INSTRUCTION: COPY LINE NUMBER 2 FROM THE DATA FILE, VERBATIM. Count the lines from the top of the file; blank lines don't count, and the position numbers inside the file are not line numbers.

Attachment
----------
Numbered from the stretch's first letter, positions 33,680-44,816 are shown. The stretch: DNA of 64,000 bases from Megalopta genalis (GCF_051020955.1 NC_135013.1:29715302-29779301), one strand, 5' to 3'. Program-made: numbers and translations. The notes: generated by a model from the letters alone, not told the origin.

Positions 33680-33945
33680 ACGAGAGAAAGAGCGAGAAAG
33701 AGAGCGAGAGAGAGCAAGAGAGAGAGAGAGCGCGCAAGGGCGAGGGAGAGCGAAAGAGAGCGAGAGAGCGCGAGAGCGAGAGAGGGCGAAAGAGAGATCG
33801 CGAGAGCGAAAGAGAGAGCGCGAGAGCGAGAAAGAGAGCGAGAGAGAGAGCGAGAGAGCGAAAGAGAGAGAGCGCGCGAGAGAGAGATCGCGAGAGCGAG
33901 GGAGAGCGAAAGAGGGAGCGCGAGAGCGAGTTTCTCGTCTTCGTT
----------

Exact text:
Positions 33680-33945